Before Garden of Life staffers could engage guests about the nutritional properties of the firm's new protein powder or list the ingredients in its probiotic supplements, however, the company would have to coax attendees to step foot in its 20-by-40-foot booth space. And the primary means to accomplish this would be the supersized garden scape, explains Kelly Collins, a business development manager at 3D Exhibits. The quirky design would not only pique the interest of passersby, but also concisely communicate the company's organic principles. With their marching orders in hand, designers quickly got to work, crafting booth renderings replete with a massive watering can, gardening tools big enough for a giant, and a bright-yellow bumble bee with the wingspan of a bald eagle.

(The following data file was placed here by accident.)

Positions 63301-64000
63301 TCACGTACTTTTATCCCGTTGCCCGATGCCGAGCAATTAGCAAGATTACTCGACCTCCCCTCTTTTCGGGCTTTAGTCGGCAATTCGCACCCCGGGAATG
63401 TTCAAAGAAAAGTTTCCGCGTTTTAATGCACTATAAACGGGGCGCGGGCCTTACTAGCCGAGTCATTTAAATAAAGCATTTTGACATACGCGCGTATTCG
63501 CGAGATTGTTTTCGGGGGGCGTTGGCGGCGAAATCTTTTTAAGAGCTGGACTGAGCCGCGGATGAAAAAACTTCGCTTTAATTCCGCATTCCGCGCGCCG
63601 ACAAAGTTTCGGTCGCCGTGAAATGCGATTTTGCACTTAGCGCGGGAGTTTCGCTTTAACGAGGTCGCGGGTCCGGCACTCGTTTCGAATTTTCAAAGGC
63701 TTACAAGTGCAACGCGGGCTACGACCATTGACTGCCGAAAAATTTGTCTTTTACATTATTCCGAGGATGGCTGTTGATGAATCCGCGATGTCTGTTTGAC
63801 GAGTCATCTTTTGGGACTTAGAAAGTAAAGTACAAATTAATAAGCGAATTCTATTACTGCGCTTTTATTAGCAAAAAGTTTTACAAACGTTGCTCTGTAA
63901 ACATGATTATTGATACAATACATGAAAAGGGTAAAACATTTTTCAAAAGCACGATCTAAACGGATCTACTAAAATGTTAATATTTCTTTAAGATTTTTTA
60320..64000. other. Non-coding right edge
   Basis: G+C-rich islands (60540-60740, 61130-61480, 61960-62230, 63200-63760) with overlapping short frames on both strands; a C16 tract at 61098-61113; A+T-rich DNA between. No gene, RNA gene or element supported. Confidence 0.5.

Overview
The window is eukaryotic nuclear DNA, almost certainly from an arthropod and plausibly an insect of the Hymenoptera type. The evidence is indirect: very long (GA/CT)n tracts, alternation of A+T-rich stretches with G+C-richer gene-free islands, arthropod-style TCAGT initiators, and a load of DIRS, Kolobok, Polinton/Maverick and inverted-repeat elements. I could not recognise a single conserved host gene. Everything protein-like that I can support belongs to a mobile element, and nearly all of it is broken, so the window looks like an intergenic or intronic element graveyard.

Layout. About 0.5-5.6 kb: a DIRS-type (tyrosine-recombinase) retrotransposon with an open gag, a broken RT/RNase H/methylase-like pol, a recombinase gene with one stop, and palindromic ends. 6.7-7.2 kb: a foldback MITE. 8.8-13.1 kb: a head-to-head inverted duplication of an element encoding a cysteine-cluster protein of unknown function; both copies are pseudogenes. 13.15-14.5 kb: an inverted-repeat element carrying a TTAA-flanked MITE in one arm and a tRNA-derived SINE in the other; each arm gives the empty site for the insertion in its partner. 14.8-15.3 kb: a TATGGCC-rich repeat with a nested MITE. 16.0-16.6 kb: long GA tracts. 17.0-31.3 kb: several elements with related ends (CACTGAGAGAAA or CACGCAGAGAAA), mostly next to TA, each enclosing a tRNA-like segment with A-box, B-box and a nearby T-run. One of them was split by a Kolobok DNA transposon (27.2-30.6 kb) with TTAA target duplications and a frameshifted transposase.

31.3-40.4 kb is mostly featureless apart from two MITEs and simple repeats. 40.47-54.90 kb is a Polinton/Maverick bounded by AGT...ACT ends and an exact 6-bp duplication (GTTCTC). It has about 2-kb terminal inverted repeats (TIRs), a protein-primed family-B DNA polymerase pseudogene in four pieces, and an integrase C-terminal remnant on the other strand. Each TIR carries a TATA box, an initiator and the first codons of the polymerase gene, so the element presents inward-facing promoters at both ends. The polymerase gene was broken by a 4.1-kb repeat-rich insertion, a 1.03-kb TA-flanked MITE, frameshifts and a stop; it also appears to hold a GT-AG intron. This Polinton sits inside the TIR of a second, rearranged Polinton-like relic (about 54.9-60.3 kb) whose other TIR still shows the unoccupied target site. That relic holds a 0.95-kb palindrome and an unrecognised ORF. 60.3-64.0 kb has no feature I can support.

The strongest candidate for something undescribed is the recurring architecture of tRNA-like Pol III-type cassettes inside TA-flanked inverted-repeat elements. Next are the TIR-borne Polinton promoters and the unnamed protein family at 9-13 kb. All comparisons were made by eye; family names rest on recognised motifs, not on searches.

But getting attendees to stop and stare at the unexpected exhibit would only be half of the exhibit-marketing equation. Garden of Life staffers would still need to initiate conversations about the merits of food products that aren't laced with chemicals or genetically modified organisms while offering up samples of juiced organic greens and protein shakes in hopes that attendees-turned-prospects might agree to become brand advocates, evangelizing the merits of an organic lifestyle on video.

Booth visitors were treated to samples of vanilla or chocolate almond milkshakes made using Garden of Life's raw meal.
Garden of Life's exhibit would also boast star power courtesy of actress and natural-lifestyle advocate Alicia Silverstone, who would be on hand to sign copies of her book, "The Kind Mama: A Simple Guide to Supercharged Fertility, a Radiant Pregnancy, a Sweeter Birth, and a Healthier, More Beautiful Beginning," and pose for photos with like-minded attendees.